Use phone safety. Never give out personal information over the phone, or tell someone you don't know that you're home alone; if a call becomes obscene, hang up immediately; if obsceme calls persist, blow a whistle loudly into the phone; advise the caller that you're recording the call; report threatening or persistent obscene calls to the police and/or phone company.

Drive safely. Keep doors locked and windows up when alone in a car; use well-traveled and well-lit routes at night, rather than deserted roads; don't let your car run out of gas; if you're being followed, pull into a police station, public place, or house with lights; always check your car before getting in, to see if someone is hiding in the back seat; don't approach your car if a man or group is loitering around it; if your car breaks down, lock doors and call the police - do not accept rides; don't stop for a stranded motorist, which could be a trap - instead, call for help on your phone; exercise extreme caution walking alone in parking garages, and alert an attendant if you see anything suspicious.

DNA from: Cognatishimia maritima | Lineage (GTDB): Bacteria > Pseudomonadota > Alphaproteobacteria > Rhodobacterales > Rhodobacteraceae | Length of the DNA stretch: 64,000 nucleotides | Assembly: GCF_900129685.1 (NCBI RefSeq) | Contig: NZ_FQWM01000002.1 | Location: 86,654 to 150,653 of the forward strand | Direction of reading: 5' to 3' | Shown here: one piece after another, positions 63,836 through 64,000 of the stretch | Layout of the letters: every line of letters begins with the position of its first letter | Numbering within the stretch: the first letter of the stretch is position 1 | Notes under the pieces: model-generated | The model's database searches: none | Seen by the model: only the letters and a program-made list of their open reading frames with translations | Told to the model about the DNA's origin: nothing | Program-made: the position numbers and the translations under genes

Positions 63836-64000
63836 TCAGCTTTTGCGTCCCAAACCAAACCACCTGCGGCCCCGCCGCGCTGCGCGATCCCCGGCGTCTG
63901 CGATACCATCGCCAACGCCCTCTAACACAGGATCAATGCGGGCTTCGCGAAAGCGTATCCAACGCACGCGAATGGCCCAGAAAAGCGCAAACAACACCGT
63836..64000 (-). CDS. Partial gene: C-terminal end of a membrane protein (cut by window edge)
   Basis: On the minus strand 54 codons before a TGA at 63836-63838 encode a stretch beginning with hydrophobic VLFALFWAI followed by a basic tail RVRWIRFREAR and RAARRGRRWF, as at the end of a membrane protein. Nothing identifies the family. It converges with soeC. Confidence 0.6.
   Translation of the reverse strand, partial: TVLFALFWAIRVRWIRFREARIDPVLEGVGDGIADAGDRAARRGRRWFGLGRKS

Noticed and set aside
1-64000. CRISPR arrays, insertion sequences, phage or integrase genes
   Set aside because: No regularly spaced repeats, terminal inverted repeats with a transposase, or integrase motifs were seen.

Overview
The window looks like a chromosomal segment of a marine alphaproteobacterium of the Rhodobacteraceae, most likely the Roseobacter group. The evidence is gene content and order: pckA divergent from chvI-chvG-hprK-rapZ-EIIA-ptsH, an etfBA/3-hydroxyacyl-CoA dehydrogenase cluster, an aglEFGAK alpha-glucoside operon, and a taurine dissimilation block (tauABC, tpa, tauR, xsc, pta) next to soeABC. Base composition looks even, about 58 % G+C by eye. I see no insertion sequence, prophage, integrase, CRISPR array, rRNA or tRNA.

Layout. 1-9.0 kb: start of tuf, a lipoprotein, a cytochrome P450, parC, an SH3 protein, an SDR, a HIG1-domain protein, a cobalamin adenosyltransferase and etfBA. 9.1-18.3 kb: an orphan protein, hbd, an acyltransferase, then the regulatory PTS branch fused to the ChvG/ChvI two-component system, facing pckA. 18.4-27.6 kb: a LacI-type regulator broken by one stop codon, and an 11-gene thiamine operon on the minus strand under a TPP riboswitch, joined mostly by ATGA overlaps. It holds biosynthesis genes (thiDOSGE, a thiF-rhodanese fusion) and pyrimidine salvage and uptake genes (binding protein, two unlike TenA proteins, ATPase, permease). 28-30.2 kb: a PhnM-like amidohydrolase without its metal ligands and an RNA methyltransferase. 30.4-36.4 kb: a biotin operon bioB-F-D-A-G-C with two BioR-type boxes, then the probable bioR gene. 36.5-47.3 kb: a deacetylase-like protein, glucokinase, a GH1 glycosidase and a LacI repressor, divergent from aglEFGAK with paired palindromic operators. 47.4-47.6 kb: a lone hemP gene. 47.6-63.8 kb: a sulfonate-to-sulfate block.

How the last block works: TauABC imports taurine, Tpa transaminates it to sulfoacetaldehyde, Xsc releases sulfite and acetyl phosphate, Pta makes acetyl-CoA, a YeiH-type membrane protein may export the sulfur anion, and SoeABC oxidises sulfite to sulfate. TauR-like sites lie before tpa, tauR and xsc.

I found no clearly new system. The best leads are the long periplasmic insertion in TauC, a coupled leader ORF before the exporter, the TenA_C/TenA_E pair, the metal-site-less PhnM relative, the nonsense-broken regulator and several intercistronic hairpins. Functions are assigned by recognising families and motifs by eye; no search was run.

Practice street smarts. If being followed while walking, cross the street, walk in another direction, or ask other people if you may walk a short way with them; walk near the curb and away from alleys and shrubbery; when walking to your car or home, carry your keys in your hand, not your purse, so you have them ready and don't have to stand outside and find them; be aware of your surroundings; be aware that walking with your arms overloaded with packages can make you vulnerable to attack; dress so that movement isn't constricted and you can run if necessary; don't give friendly responses to men who harass or attempt to strike up an unwanted conversation on the street - walk away briskly; vary your route so that a rapist can't study your habits and routines; keep your back to a wall when waiting for buses or trains, so you can't be approached from behind.